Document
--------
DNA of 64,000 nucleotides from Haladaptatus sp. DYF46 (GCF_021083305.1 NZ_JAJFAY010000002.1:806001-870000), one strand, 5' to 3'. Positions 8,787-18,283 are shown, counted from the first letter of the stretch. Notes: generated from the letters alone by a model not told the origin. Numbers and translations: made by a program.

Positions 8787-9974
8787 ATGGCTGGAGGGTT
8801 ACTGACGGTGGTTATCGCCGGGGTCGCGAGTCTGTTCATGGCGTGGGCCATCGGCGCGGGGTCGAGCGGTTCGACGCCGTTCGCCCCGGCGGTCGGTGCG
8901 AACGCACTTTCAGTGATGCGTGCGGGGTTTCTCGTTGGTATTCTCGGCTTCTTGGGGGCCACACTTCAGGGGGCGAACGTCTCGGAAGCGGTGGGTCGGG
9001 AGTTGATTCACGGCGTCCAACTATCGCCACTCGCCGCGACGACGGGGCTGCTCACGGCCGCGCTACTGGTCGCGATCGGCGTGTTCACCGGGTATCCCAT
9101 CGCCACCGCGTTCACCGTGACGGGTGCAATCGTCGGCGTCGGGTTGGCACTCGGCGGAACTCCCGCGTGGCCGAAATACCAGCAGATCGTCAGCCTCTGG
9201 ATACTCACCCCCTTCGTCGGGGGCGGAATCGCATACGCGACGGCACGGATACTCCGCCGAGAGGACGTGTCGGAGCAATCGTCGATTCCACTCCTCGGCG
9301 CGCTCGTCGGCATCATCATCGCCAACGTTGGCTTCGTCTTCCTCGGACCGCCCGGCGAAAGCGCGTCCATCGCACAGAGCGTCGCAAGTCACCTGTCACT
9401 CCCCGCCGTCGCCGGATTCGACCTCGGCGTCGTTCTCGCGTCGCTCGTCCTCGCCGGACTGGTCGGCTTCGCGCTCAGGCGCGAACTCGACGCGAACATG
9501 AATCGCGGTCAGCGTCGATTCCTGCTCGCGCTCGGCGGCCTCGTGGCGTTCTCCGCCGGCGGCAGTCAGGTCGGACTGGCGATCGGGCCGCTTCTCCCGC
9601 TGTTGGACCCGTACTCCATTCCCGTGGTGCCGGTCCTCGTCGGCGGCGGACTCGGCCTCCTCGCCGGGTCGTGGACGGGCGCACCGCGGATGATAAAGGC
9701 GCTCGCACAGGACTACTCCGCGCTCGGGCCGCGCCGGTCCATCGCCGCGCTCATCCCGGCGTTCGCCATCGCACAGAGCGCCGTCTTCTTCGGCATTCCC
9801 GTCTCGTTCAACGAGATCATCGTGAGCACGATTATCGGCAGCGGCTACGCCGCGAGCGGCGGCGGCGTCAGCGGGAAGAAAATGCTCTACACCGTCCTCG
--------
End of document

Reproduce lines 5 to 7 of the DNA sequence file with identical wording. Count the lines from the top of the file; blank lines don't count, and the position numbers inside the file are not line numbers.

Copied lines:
8901 AACGCACTTTCAGTGATGCGTGCGGGGTTTCTCGTTGGTATTCTCGGCTTCTTGGGGGCCACACTTCAGGGGGCGAACGTCTCGGAAGCGGTGGGTCGGG
9001 AGTTGATTCACGGCGTCCAACTATCGCCACTCGCCGCGACGACGGGGCTGCTCACGGCCGCGCTACTGGTCGCGATCGGCGTGTTCACCGGGTATCCCAT
9101 CGCCACCGCGTTCACCGTGACGGGTGCAATCGTCGGCGTCGGGTTGGCACTCGGCGGAACTCCCGCGTGGCCGAAATACCAGCAGATCGTCAGCCTCTGG